What a down-to-earth and strong-willed person Kristy McNichol is (PEOPLE, April 3). In the face of an emotional breakdown, most people would have turned to drugs, alcohol or other bad habits. Kristy, however, called out for help and brought herself back to the top. She was smart enough to work as a hairdresser and real-estate appraiser during the rough times when it seemed no one believed in her.
By and large you produce a consistently good magazine. Lately I have grown weary of being bombarded on a weekly basis with the latest "To Hell and Back" story. Although Kristy McNichol's story was an exception, it has become almost a fad for celebrities to come forth with a tale of their personal struggle with booze, drugs or both. I do commend them for making an effort to change, but do they have to tell us all about it? What about the message it sends to children? Famous people can abuse drugs, become addicted, ruin their lives, then spend a fortune at a designer rehab clinic, and everything is okay. What about the millions of us who work, live, raise families and fight life's battles without wild binges? What about the vast majority of people with substance-abuse problems who cannot afford designer clinics and magazines telling them how wonderful they are?
Hayden M. McKaskle
I read with interest your cover story on Kristy McNichol. However, I noticed that you failed to name one of the beautiful dogs pictured with Kristy. There were three dogs and two doggie names. I am confused. Who is Beanie? Who is Rocky? Who is the mystery dog?
From left to right, the dogs are Cecil, Beanie and Rocky. Except in the pages of this magazine, Cecil is not considered mysterious.
Give us a break. If Chrysler has the time to harass Jeep Molnar of Alpine, Wyo., about his name, then it's time they reevaluated their priorities. His name belonged to him long before it was theirs.
Get off it, Chrysler! Are you paying royalties to the Cherokee Nation every time your vehicles roll off the line? Trademark registration is meant to protect against blatant counterfeiting that would allow someone to benefit financially from your idea and create public confusion. It doesn't mean that a man can't name a bar after himself. Jeepers.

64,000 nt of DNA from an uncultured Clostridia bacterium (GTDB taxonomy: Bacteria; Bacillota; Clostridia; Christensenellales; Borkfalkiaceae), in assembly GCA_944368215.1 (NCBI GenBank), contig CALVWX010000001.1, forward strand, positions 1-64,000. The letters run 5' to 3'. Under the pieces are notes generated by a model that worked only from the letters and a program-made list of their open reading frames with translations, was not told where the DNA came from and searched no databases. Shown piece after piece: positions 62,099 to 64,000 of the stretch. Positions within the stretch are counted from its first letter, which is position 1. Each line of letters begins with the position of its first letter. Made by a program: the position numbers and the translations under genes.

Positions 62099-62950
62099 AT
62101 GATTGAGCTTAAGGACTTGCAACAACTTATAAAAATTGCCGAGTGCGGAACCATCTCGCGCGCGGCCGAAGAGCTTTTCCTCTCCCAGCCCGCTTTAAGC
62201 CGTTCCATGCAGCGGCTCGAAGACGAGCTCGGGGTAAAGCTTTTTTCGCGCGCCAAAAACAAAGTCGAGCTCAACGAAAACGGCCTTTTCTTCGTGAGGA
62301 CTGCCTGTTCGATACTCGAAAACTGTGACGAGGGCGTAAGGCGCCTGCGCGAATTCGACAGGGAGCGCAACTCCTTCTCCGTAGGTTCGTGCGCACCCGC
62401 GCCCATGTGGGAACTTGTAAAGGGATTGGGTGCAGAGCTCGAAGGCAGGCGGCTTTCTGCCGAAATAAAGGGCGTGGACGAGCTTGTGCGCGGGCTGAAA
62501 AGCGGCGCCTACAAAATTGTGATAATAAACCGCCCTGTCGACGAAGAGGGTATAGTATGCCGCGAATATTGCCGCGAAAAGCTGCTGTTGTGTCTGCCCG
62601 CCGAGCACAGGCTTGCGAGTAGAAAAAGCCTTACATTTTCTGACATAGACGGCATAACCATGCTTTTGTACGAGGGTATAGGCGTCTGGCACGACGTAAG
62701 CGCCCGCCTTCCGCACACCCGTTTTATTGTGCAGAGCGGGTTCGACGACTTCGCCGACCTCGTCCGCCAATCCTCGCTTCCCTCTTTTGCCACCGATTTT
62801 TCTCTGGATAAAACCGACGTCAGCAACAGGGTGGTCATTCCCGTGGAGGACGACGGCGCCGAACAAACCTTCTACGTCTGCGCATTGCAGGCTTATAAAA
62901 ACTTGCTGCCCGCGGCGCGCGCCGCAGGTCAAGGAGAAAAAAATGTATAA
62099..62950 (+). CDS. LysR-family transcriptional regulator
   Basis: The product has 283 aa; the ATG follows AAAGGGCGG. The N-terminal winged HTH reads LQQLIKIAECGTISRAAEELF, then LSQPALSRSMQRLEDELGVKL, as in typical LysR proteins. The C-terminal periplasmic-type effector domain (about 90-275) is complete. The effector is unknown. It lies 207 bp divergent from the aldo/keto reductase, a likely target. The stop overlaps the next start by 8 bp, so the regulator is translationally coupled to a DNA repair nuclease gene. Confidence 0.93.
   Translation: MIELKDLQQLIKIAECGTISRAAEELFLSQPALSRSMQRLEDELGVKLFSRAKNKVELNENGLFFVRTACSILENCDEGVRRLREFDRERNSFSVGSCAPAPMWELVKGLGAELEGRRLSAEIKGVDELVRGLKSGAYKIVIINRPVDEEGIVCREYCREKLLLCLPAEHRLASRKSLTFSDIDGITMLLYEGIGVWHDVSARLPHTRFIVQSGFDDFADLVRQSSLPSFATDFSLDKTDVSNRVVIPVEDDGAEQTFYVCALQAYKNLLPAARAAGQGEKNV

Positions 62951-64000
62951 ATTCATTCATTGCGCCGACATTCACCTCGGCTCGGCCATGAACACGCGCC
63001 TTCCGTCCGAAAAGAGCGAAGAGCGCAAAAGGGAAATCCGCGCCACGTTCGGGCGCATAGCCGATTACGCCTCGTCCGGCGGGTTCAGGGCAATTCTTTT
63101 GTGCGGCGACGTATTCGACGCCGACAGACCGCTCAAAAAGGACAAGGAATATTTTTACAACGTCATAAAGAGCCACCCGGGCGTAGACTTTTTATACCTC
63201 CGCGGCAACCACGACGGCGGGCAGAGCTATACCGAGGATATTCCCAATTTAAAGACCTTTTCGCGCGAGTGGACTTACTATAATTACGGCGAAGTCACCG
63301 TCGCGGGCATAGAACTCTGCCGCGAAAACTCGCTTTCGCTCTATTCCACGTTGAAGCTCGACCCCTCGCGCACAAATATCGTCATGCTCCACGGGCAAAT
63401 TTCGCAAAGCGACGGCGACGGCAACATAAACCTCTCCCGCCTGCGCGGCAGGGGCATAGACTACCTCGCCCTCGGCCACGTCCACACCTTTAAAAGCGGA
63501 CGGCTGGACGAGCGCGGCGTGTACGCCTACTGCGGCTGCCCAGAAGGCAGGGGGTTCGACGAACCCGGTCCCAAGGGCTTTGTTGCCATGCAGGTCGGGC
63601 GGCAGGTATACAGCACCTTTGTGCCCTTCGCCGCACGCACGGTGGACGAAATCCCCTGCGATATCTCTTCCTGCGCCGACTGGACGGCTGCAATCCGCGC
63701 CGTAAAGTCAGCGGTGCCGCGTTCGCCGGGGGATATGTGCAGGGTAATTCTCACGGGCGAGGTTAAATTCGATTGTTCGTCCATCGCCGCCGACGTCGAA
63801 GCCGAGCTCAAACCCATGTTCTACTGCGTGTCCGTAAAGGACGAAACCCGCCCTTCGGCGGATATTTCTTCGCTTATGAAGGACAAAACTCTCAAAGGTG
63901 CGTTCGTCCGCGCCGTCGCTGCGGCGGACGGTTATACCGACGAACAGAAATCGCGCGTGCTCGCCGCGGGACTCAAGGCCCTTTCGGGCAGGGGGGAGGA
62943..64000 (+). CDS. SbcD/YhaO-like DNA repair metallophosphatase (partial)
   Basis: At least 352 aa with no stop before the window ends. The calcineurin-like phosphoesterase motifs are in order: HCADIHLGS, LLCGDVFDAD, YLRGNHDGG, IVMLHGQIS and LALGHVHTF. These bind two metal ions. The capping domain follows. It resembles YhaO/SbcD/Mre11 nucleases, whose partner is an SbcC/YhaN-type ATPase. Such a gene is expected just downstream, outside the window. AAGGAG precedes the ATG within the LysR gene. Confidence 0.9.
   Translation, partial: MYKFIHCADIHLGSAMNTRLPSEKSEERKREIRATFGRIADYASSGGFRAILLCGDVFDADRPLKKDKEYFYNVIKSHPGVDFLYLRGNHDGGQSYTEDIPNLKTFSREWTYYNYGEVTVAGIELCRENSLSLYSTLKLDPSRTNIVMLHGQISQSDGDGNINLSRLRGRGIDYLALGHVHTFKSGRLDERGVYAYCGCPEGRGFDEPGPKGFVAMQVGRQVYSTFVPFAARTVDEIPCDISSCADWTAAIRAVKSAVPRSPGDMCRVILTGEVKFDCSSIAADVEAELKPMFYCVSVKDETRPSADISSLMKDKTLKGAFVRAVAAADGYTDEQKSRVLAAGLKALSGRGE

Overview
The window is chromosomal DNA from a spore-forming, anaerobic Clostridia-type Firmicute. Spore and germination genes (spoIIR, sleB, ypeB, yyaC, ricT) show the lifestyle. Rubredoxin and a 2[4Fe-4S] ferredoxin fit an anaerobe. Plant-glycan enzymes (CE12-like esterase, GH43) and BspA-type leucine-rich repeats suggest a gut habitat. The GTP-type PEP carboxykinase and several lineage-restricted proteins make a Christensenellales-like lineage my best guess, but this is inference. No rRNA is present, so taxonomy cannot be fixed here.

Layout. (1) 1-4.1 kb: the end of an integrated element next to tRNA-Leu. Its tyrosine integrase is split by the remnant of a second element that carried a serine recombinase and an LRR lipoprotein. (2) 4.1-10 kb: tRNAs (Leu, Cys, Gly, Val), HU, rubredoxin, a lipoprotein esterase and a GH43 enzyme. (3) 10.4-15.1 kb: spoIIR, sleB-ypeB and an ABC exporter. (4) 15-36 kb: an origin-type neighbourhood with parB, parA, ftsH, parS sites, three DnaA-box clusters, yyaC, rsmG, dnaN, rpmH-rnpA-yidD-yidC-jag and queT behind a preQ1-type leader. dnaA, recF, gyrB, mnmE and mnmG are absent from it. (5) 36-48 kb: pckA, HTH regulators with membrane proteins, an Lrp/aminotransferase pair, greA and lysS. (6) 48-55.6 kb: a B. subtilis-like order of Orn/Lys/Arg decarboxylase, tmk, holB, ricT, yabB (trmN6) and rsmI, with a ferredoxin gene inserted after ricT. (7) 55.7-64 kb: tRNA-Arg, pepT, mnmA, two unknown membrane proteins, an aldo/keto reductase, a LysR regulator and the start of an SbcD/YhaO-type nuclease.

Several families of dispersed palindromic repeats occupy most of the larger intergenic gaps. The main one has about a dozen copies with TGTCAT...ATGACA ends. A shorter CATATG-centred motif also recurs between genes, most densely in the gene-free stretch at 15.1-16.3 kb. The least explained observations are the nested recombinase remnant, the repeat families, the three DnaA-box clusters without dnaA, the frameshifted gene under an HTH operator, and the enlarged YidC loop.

Kathy L. Schulz
Good for Smokey. The whole world thought he was Mr. Clean. It took a lot of courage to be honest about his mistakes; maybe his honesty will help others. Talent like his is too special to waste on drugs. As for his ex-wife, Claudette, she must be a rare person indeed. And good for her for not letting her disillusionment with Smokey ruin the relationship between father and children.
Since when does cheating on a wife or girlfriend mean you have love and respect for women? Womanizing is insult and injury. And Smokey Robinson's fantasies of several women and children is more proof that he simply hasn't a clue to what love and respect really are.
Joan E. Iadevaia
Hooray for Patti D'Arbanville, a classy lady who has made it the hard way and kept her sense of humor. She didn't end up with the huge diamond and the maid-stocked houses, but you just know she'll come out ahead—without compromising.
I find it particularly galling that Sandra Jennings is suing William Hurt because she finds she cannot live rent-free and survive on $2,000 a month, plus having all her Visa charges paid. She is so obviously a gold-digging, jealous loser that it jumps off your pages. Tell her to get a job and maybe her son won't think he needs to steal money for her—he'll see her earn it on her own.
Sandra Jennings should be ashamed of herself. If she's so concerned about her son being hurt, why does she resort to one of the most damaging things a parent can do to a child—using him as a weapon against the other parent. Why doesn't she don her leotard and dance her way out of this pit of self-pity she seems to have fallen into?
Excuse me, Sandra Jennings, while I get my tissue. Mr. Hurt, on his own no less, provides more for your child's welfare than most of us single moms would ever dare dream about. Bravo, Mr. Hurt, for caring. I'd take a deal like that in a heartbeat and never say "More."